michal-sapka-me

Codebase for my homepage.
git clone git://vcs.sapka.me/michal-sapka-me
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commit 25a39380af6688e6c4d71dafd4e75b5d04122f43
parent c57533637b5a567aaf9ce57a5dfeed6940de528e
Author: Michał Sapka <michal@sapka.me>
Date:   Tue, 17 Jan 2023 22:22:28 +0100

fix: quotations

Diffstat:
Mcontent/2023/persona-5.md | 2+-
Mcontent/2023/wildcard-mx-and-a-dns-record-conflict.md | 8+++-----
2 files changed, 4 insertions(+), 6 deletions(-)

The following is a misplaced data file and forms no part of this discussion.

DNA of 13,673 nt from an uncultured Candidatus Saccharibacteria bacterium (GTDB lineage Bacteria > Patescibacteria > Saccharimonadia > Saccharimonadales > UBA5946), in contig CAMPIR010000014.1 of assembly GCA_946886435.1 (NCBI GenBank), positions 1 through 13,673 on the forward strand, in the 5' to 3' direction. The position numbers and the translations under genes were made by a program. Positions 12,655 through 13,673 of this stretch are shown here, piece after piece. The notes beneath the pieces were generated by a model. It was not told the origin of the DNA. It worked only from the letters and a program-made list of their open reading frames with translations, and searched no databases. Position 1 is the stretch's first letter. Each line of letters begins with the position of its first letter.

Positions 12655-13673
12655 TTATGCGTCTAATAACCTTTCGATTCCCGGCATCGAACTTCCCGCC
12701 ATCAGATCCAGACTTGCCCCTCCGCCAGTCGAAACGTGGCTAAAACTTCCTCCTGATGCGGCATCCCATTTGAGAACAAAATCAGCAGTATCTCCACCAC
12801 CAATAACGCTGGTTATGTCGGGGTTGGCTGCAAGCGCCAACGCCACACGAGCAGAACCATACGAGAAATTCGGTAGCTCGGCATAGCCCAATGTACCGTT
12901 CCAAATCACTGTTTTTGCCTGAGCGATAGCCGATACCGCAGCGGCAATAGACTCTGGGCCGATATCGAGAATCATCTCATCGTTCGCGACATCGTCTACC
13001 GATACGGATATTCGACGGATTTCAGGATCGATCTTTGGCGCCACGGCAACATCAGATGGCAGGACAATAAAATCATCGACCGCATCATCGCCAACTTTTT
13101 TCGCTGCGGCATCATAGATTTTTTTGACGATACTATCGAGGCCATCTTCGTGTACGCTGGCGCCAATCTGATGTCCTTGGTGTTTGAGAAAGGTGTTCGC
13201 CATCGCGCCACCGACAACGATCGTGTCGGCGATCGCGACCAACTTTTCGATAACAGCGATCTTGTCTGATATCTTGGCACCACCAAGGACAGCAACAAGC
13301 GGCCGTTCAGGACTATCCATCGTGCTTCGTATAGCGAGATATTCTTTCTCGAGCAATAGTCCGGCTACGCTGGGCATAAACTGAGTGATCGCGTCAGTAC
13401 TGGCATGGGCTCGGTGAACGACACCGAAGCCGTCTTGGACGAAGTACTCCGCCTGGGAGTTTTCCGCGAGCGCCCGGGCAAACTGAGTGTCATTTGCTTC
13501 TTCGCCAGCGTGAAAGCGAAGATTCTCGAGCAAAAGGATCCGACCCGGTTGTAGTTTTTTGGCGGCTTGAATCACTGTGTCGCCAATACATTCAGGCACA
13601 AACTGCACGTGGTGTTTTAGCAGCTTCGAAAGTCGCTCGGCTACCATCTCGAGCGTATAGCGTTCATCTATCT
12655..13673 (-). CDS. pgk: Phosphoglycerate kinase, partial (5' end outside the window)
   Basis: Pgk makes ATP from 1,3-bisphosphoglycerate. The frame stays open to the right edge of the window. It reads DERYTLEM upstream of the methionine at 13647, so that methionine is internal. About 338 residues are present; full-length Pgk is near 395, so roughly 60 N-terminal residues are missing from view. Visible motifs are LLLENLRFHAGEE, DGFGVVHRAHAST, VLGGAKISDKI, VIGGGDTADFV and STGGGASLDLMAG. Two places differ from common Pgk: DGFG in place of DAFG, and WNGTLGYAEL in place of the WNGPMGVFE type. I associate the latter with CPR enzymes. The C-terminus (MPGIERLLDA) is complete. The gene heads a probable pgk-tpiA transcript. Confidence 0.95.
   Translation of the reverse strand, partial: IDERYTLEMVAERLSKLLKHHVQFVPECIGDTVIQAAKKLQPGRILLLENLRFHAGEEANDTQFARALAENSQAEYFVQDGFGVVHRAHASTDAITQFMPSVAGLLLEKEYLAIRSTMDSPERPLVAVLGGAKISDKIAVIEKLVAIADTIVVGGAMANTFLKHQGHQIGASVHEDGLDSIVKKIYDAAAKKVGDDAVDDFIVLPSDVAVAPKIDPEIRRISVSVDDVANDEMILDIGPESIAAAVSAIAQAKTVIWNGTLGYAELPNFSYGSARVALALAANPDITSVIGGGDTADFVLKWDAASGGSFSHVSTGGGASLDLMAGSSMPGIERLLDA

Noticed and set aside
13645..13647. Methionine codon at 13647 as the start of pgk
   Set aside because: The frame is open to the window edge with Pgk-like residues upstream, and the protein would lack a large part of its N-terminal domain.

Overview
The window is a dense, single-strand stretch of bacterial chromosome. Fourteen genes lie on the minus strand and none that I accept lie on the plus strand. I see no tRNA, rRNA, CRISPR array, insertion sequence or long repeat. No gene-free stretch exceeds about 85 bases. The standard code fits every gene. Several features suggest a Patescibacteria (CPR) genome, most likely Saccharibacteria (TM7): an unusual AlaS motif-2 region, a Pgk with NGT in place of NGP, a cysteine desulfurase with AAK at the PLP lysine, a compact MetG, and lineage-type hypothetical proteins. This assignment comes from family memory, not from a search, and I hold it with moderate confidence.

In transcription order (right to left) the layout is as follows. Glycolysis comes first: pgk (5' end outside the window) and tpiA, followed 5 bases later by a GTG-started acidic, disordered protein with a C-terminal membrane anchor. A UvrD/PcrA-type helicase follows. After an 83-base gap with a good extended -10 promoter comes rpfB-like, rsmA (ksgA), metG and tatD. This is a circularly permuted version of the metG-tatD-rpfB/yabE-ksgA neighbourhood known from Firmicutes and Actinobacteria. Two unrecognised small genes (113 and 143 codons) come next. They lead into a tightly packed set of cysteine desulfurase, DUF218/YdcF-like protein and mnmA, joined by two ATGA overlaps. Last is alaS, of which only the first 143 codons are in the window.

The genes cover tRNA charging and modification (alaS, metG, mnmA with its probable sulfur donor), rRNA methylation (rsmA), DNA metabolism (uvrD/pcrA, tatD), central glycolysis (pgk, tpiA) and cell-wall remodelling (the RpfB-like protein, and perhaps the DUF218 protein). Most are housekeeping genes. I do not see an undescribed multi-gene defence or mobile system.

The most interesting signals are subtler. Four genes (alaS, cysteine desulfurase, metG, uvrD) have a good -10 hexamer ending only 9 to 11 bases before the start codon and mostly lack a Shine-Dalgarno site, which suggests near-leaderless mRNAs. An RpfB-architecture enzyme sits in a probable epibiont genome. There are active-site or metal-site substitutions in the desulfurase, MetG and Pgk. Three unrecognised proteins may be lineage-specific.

diff --git a/content/2023/persona-5.md b/content/2023/persona-5.md @@ -11,7 +11,7 @@ A few months ago, I managed to finish Persona V. I have no idea how - this is ea It's a part dating sim, part pokemon-catcher, part j-RPG, part action game, and part stat-grinding game. I had no particular enjoyment of any of those aspects. However, as a whole? As a whole, I had a blast. The modes interchanged frequently enough not to feel tedious (sans the spaceship dungeon, which made me almost drop the game). When I had enough of fighting, I could return to the dating sim. When I had enough of that, I could return to working on my stats. If I had enough of that, I could start one of the countless mini-games and other mechanisms, but I'm 37 now my time is not limitless anymore. ->> "I've finally found a place where I belong." – Makoto Niijima +> "I've finally found a place where I belong." – Makoto Niijima But what kept me going were the characters. The primary story is not exciting nor fascinating, but the characters which occupy the game are amazing. They talk and talk (and talk and talk - seriously, 90% of the time spent creating the game had to be put into this gigantic dialogue tree), but I enjoyed every second of this. Even though their characterization is a bit on the simplistic side and each arc seems similar, the way it was told was a marvel; the way the NPCs interact with each other was simply lovable. Mind you, the latest JRPG I've played had to be Final Fantasy VII, so real gamers would not be so shocked. diff --git a/content/2023/wildcard-mx-and-a-dns-record-conflict.md b/content/2023/wildcard-mx-and-a-dns-record-conflict.md @@ -8,11 +8,10 @@ tags: ['dns', 'mx-record', 'a-record', 'email'] A random problem I've just encountered by discovering that my email is broken. You can have a wildcard MX record (*.domain), which will handle all subdomains not defined by other records. ->>> A common - mistake is thinking that a wildcard MX for a zone will apply to all +> A common mistake is thinking that a wildcard MX for a zone will apply to all hosts in the zone. A wildcard MX will apply only to names in the zone which aren't listed in the DNS at all. ->>> [RFC1912](https://www.rfc-editor.org/rfc/rfc1912) +> [RFC1912](https://www.rfc-editor.org/rfc/rfc1912) So, in this case, an A record for test.domain will break the email for test@domain. Solution: add a dedicated MX record for this domain (MX test.domain) with the same value as the wildcard. Now, even if the wildcard one is ignored, the client will fall back to the new record. @@ -20,4 +19,4 @@ So, in this case, an A record for test.domain will break the email for test@doma *.domain MX 10 addr test.domain A 10 adddr2 test.domain MX 10 addr -``` -\ No newline at end of file +```